In an interview with the Dire agency, the necessity of multilateralism and of a 'global approach' are highlighted, but also the prospect of 'complicated months' ahead. Del Re, a researcher and sociologist, expert in the Middle East and Africa, coordinates an operative table together with the Ministry of Foreign Affairs, the Italian Agency for Development Cooperation (Aics), the civil society organizations (osc) and the private sector.

It is an opportunity, explains the Vice Minister, to listen and focus on 'needs, needs proposals'. We are determined to look beyond the Covid-19, perhaps even with a growth in Italy's investment in cooperation, making up for the delay with the main European countries.

 

Vice Minister, does the struggle to contain Covid-19 relaunch the need for shared development and cooperation that goes beyond national barriers and borders? What initiatives should we focus on now, from a multilateral point of view?

‘There is no doubt that what we are experiencing is an exceptional historical moment, unique in contemporary times. We are facing the most serious health emergency since the post-war period to date. And there is no doubt that it is a truly global phenomenon because it involves everyone, at every latitude. It is essential to adopt a prismatic vision, which allows us to identify appropriate responses to global challenges that affect all sectors, from health to economic, social, and even value-based ones. The approach that must characterise our effort must be based on combined action if we really want to find effective strategies. Italy is fully aware of the need to act synergistically, and in fact it moves on a multilateral level together with its partners and all the United Nations agencies. The multilateral perspective is fundamental in this moment because it allows us to participate in all decision-making processes, and it allows us to put our great experience in the health field all over the world. It is a world that is now moving to connect. The dialogue is incredibly open. For example, I participated together with the main donors from UN agencies in the video conferences chaired by Mark Lowcock, Head of the UN Office for the Coordination of Humanitarian Affairs (Ocha) and with the World Health Organisation (WHO) on 26 March and 15 April. The new Covid-19 Global Humanitarian Response Plan (Ghrp), the global humanitarian response plan that should aggregate the response plans of individual UN agencies (WHO, Unhcr, Oim, Unicef, Undp, Fao, Wfp, Unfpa, Un-Habitat) worth $2 billion, was presented in detail. The Ghrp is an instrument in addition to the Strategic Preparedness and Response Plan launched by WHO on February 3; it means 675 million for the February-April 2020 quarter. It is a plan structured in activities of assistance to administrations, definition and implementation of therapeutic plans, testing and promotion of awareness campaigns, mapping and monitoring of contagions and provision of medical and health care material for personal protection, taking into account the difficulties related to the scarcity of the global market. To date, in response to the Covid-19 emergency, our country has already undertaken several initiatives both multilaterally and bilaterally, with contributions to the WHO in the framework of the Strategic Preparedness and Response Plan and to the International Federation of the Red Cross in the framework of the Covid-19 Global Appeal and the supply of medical and health care materials to our so-called 'fragile' partners. The experience gained in the fight against Ebola and other epidemics, for example, teaches us that decisive action must be taken to prevent contagion. It is necessary to understand that never have we had to act from a shared point of view. Indeed, from the very first days of the epidemic, Italian actions have been focused on the activation of a rapid, synergistic, coordinated and as effective response as possible. A shared response, precisely'.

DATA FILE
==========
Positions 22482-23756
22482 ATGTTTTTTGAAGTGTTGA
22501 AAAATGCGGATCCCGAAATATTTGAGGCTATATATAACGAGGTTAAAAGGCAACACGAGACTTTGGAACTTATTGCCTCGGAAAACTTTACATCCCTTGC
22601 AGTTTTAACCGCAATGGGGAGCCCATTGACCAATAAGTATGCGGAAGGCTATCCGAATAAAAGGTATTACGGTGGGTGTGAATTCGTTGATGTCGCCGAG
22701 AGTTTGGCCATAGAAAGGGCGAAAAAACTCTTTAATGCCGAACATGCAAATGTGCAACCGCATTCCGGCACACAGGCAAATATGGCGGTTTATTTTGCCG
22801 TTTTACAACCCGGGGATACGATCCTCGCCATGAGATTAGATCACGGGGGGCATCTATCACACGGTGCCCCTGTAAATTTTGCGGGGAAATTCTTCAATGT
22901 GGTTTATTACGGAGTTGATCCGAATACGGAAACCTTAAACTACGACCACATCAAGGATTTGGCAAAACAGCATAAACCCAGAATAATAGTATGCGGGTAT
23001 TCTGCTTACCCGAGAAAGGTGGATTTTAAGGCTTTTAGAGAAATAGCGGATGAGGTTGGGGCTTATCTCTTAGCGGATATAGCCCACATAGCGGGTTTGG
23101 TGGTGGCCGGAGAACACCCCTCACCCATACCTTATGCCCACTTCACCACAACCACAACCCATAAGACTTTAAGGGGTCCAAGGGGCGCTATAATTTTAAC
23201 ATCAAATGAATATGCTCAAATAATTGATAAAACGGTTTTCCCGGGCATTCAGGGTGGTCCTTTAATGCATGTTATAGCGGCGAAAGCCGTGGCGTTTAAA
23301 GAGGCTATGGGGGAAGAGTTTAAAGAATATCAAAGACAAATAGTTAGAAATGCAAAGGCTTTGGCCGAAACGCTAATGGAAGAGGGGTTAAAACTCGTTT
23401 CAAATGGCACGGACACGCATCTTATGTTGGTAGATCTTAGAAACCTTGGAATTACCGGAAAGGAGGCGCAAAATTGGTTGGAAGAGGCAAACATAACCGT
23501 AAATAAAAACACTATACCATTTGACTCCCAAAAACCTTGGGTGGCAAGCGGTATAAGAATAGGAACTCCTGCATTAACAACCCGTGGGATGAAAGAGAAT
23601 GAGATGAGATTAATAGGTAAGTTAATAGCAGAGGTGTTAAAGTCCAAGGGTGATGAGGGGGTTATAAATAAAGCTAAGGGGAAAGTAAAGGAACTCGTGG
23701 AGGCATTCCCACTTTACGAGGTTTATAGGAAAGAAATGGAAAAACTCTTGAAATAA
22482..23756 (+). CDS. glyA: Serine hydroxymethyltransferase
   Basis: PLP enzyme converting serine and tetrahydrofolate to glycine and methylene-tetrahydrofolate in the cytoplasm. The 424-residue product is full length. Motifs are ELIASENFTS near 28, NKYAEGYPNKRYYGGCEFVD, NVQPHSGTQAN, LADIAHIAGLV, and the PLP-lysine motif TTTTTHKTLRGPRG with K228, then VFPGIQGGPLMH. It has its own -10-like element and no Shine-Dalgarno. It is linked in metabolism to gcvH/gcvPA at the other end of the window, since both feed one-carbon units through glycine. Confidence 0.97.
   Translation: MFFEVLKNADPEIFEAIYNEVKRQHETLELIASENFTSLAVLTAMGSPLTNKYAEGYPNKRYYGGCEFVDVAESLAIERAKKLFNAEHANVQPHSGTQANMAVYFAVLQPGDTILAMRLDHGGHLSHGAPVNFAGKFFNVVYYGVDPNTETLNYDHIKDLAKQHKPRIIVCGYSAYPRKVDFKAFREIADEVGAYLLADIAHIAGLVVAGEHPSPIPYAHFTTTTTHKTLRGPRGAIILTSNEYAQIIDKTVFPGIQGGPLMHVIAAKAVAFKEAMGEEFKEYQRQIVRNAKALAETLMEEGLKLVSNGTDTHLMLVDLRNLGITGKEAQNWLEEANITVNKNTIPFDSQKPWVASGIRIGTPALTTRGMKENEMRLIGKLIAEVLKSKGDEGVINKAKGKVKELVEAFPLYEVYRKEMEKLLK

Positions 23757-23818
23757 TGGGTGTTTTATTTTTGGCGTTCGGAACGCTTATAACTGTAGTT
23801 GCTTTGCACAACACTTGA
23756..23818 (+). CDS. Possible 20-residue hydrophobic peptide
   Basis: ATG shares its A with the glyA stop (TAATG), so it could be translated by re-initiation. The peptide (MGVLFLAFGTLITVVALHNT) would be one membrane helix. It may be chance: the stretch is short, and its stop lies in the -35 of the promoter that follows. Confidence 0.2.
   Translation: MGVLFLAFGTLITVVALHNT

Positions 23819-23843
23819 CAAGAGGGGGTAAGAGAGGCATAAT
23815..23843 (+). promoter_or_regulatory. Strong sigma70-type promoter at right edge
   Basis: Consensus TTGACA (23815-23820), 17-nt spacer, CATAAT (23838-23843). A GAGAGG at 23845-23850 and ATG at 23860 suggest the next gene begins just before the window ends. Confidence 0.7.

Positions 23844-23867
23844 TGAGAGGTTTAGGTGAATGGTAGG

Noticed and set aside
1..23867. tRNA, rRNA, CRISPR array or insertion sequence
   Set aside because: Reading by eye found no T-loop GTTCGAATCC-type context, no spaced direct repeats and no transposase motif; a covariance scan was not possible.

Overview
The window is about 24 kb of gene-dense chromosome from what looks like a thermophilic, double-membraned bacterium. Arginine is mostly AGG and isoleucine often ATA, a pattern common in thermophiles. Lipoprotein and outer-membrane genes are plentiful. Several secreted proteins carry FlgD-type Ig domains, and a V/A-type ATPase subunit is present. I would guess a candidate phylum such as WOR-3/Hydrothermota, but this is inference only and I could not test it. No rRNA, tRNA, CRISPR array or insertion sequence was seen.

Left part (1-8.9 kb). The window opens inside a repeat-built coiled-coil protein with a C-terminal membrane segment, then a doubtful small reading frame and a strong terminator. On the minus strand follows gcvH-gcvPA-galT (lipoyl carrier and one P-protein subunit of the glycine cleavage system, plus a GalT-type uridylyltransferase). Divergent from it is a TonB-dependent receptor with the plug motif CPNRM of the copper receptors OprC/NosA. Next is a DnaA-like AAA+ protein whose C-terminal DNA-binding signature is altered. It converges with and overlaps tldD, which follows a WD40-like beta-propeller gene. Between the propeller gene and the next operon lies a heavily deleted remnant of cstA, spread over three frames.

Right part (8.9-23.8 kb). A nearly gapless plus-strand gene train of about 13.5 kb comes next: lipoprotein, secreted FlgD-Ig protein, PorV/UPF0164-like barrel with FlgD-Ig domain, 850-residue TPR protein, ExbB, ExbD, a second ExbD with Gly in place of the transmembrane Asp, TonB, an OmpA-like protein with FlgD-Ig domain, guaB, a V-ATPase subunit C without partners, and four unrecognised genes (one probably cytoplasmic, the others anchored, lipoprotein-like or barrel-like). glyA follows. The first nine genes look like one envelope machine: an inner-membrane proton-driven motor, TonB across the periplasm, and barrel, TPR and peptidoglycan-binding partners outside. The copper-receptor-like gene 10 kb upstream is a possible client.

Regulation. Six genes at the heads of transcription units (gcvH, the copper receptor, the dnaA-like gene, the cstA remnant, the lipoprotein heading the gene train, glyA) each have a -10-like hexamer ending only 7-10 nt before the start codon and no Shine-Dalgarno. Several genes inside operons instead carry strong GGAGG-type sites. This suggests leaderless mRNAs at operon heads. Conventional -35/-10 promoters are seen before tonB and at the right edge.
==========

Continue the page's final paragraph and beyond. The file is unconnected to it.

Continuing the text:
Will Italy be able to invest in this more than it has done so far (perhaps in a world where the 17 targets of the Sustainable Development Agenda are further away)?